Horizon ChildrenA frustrated parent wrote to The Washington Post's Family Almanac column to ask for help because her 4-year-old daughter wanted to wear the same clothes everyday. Some of the tactics she had tried were cutting out tags (so the child couldn't complain of being scratched), timeouts, giving her two options to wear, and buying her new clothes. Since her daughter was not sick, was well fed and sleeping enough, and the letter writer really didn't know the underlying reason for this behavior, she sought the advice of a child development expert.

Overall, columnist Marguerite Kelly felt that this child was testing boundaries, "Young children may pretend that they’re running the family show, but they still want to know that their parents are in charge. This is what makes a child feel safe. Unless your daughter knows her limits, she will push for wider and wider boundaries…"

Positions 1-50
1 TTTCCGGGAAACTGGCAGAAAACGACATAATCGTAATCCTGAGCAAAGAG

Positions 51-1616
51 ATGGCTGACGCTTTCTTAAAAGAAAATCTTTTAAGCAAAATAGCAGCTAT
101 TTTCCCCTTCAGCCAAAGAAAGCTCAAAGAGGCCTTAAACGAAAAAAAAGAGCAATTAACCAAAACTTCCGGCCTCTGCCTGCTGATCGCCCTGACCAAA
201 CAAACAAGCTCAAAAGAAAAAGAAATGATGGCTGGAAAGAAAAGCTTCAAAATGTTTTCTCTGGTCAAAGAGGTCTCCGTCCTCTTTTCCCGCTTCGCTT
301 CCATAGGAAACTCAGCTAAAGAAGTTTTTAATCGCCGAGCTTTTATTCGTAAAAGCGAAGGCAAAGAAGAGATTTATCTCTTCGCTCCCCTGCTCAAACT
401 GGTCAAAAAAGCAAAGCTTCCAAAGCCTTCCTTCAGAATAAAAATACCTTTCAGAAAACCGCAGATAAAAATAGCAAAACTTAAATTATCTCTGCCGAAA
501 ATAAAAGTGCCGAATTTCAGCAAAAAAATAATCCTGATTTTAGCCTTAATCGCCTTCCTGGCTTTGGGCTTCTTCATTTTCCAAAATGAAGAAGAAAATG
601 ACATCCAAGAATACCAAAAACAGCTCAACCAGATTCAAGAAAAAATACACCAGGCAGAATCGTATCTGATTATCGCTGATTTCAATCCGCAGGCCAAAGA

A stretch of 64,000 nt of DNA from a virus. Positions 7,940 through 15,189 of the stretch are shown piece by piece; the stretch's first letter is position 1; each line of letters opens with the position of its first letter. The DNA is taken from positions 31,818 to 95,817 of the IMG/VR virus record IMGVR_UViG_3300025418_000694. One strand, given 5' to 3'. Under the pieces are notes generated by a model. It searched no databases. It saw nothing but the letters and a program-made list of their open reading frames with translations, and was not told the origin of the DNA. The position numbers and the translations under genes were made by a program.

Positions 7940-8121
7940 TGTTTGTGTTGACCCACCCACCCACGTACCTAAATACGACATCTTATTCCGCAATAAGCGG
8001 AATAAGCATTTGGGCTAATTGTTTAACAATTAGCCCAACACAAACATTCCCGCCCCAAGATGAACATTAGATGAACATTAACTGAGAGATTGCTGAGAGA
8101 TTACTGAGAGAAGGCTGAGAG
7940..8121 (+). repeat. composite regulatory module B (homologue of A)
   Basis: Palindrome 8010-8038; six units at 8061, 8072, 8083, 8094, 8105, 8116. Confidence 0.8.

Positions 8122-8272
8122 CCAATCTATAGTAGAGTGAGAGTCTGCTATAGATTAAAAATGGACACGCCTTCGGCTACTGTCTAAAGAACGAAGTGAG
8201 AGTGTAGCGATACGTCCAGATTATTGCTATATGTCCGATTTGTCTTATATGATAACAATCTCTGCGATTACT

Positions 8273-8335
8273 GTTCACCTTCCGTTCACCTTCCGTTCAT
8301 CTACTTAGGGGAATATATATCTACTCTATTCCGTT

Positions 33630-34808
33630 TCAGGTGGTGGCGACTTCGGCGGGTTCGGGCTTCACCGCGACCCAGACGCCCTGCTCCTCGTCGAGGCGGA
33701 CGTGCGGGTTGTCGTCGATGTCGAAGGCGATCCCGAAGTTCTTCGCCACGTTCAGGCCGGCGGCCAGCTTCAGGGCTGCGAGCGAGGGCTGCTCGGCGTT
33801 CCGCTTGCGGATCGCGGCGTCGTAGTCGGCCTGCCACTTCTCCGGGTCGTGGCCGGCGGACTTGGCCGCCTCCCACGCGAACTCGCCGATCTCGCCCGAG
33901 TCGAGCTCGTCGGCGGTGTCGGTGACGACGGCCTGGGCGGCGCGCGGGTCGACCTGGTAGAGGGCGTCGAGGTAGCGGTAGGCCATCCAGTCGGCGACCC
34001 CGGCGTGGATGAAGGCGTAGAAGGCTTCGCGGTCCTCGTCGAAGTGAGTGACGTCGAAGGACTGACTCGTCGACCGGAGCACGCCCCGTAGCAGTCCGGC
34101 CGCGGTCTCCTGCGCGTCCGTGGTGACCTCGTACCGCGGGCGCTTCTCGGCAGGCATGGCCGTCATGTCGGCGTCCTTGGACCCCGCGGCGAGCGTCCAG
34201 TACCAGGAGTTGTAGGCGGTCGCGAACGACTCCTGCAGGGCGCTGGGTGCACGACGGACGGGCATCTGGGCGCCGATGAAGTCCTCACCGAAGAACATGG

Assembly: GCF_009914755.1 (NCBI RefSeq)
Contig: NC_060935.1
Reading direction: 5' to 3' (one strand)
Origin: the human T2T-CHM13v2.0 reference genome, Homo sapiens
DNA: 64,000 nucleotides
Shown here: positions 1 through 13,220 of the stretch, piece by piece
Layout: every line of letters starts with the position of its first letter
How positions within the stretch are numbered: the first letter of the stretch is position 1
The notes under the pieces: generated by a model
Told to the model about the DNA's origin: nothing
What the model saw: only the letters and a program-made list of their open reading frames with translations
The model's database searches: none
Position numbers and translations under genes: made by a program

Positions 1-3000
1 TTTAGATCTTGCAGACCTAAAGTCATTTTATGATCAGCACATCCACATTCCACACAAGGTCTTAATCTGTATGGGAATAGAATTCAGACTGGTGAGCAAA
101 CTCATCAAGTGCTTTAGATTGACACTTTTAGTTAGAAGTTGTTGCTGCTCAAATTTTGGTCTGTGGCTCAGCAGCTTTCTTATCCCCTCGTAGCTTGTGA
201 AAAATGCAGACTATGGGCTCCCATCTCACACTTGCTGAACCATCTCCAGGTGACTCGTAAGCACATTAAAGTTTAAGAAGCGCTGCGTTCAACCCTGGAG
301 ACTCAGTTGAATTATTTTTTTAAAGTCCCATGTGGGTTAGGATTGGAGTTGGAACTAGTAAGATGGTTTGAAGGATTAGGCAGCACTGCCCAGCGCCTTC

Although parents are often advised to offer a toddler or young child choices so they feel empowered, there are times when this approach may not work. Kelly suggested creative ways to alter this well-worn path of refusing to change outfits: having the child wash the outfit twice weekly or even daily if necessary (although she admitted this will be more work for the parent who has to supervise the process). All of this effort would likely lessen the appeal of wearing that same outfit daily.

Kelly also wondered if this behavior wasn't a bid for attention since negative behaviors tend to get a parent's attention in a way that positive behavior does not. She also suggested trying to find out what lies behind the desire to repeat this outfit--is it more comfortable than other clothes? Or have people been saying nice things about her clothes?